Gene networks thus appear to conform to the evolution of complex systems, which first originate from an orchestrated activity of many interacting components that can be represented as a series of nodes connected with each other through links or edges. A link connects two nodes (or vertices), and the ensemble constituted by nodes and links generates a graph. A simple, undirected graph with three vertices and three graphs is represented in Figure 5.
Figure 5. A simple undirected graph with three vertices and three edges. Each vertex has degree two, so this is also a regular graph.
Source: Wikipedia page (http://en.wikipedia.org/wiki/Graph_(mathematics))
Erdos and Renyi (1959) proposed a random growth network theory, based on the hypothesis that a fixed number of nodes are connected randomly to each other. In random networks, the node degree (defined as the number of nodes to which a node is connected) follows a Poisson distribution, which shows that most nodes have approximately the same number of links, and nodes that have significantly more or less links than the average degree are very rare (Barabasi & Oltvai, 2004).
The random graph model was used for decades, until in 1999 Barabasi and Albert proposed an alternative model based on the observation that most real networks are open systems. These systems grow by the continuous addition of new nodes and, in contrast to the Poisson degree distribution, with the fractions of nodes having k edges, in most cases, according to a power law. The Barabasi-Albert model (1999) was inspired by the topological structure of the World Wide Web, a network in continuous evolution and where the number of sites increases dynamically. By exploring several large databases describing the topology of large networks, Barabasi (2003) found that, for most large networks, the degree distribution deviates from the Poisson law and that, in most of cases, follows a power-law for large k.
In Equation 1, k stands for the node degree, which represents the number of edges incident with the node, while P stands for the probability that a node chosen uniformly at random has degree k. The value of the exponent γ typically varies between 2 and 3.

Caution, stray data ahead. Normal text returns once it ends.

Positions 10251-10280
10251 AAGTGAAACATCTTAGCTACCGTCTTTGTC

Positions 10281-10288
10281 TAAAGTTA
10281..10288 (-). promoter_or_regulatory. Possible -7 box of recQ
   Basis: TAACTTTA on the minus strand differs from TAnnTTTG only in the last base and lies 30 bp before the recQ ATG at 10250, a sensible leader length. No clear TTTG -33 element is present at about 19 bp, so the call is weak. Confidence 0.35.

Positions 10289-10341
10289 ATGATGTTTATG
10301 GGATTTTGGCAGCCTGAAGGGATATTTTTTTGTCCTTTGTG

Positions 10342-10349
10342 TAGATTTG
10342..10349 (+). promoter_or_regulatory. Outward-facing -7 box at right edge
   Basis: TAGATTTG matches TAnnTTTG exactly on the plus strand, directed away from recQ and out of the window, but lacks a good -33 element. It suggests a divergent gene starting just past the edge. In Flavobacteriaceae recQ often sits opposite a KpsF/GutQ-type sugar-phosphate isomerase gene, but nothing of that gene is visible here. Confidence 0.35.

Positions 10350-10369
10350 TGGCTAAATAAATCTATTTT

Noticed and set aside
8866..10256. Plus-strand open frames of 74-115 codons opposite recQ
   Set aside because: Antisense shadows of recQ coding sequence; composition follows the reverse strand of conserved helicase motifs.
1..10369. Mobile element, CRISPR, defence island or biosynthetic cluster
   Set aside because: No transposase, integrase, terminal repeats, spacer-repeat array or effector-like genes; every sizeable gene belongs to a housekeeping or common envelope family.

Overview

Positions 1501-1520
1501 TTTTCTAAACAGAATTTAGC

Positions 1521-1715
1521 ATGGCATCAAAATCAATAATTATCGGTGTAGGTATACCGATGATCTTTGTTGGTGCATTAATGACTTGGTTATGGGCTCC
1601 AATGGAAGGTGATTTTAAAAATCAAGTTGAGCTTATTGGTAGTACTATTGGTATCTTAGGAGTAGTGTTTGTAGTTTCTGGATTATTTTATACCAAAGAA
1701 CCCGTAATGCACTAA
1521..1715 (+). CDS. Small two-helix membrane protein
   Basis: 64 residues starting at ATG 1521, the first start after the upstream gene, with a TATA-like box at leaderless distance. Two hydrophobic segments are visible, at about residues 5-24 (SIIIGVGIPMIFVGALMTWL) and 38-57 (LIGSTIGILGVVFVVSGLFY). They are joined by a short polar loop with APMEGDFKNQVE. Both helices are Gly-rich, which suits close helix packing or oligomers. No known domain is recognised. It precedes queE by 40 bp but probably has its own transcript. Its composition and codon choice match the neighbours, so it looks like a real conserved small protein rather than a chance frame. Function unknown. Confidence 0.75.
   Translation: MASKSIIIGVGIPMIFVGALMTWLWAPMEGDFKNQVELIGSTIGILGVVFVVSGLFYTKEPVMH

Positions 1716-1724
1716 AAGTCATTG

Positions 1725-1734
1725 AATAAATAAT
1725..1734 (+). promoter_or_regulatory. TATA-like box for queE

The topological characteristic of a scale-free network is determined by two mechanisms that interact inside the network and are absent in the classical random network model: growth and preferential attachment. Growth and preferential attachment have a common origin in protein networks, where the scale-free topology traces back to a biological mechanism called gene duplication. Duplicated genes produce identical proteins, which interact with the same protein partners (Barabasi & Oltvai, 2004).
In this way, highly connected proteins have an advantage because they are more likely to gain new links when a protein is duplicated than the weakly connected ones. However, even though this feature is able to lead to a scale-free topology, there is no certain proof that this mechanism is the only one which is responsible for the creation of power laws in cellular networks.
Recently, an important development in our understanding of the cellular network architecture was the finding that different cellular networks exhibit scale-free topology, at least approximately. The main example is represented by metabolic networks, which have been analyzed with respect to 43 different organisms, with the results indicating a scale-free topology. An additional scale-free network is represented by the protein-protein interactions in different eukaryotic species, where most of the proteins participate in only a few interactions, while a few participate in dozens (Barabasi & Oltvai, 2004). This feature is typical of scale-free networks and may have great relevance to explain dynamic phenomena, such as the capacity of ecosystems to rebound under severe exogenous stress, and, more generally, the very uneven correspondence between phenotypical expression and gene presence.
The analysis of intracellular network topology allows us to include genetic regulatory networks in the typical scale-free organizations, even though not all networks within the cell are characterized by a scale-free distribution. The signature of scale-free networks is represented by the power-law distribution that predicts the number of different genes that interact with a transcription factor. The power law synthetically expresses the fact that many nodes have only few connections, but a small but still significant number of nodes are characterized by many connections. Cellular networks, in fact, are characterized by a huge number of highly connected nodes, which play a fundamental role in determining the network behavior.